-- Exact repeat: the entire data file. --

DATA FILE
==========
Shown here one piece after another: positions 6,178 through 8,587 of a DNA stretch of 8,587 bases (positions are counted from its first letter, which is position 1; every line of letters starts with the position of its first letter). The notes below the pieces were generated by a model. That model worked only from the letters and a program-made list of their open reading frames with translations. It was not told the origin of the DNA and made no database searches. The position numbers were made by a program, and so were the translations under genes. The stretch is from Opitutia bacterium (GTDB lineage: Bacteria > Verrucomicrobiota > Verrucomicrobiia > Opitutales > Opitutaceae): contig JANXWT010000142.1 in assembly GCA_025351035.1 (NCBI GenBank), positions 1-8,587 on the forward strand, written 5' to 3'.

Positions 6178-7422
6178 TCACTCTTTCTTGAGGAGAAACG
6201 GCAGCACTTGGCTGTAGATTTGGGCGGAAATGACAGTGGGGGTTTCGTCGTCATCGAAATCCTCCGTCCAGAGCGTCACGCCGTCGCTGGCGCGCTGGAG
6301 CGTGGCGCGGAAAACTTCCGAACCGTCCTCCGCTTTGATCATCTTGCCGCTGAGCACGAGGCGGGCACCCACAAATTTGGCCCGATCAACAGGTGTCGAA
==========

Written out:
Shown here one piece after another: positions 6,178 through 8,587 of a DNA stretch of 8,587 bases (positions are counted from its first letter, which is position 1; every line of letters starts with the position of its first letter). The notes below the pieces were generated by a model. That model worked only from the letters and a program-made list of their open reading frames with translations. It was not told the origin of the DNA and made no database searches. The position numbers were made by a program, and so were the translations under genes. The stretch is from Opitutia bacterium (GTDB lineage: Bacteria > Verrucomicrobiota > Verrucomicrobiia > Opitutales > Opitutaceae): contig JANXWT010000142.1 in assembly GCA_025351035.1 (NCBI GenBank), positions 1-8,587 on the forward strand, written 5' to 3'.

Positions 6178-7422
6178 TCACTCTTTCTTGAGGAGAAACG
6201 GCAGCACTTGGCTGTAGATTTGGGCGGAAATGACAGTGGGGGTTTCGTCGTCATCGAAATCCTCCGTCCAGAGCGTCACGCCGTCGCTGGCGCGCTGGAG
6301 CGTGGCGCGGAAAACTTCCGAACCGTCCTCCGCTTTGATCATCTTGCCGCTGAGCACGAGGCGGGCACCCACAAATTTGGCCCGATCAACAGGTGTCGAA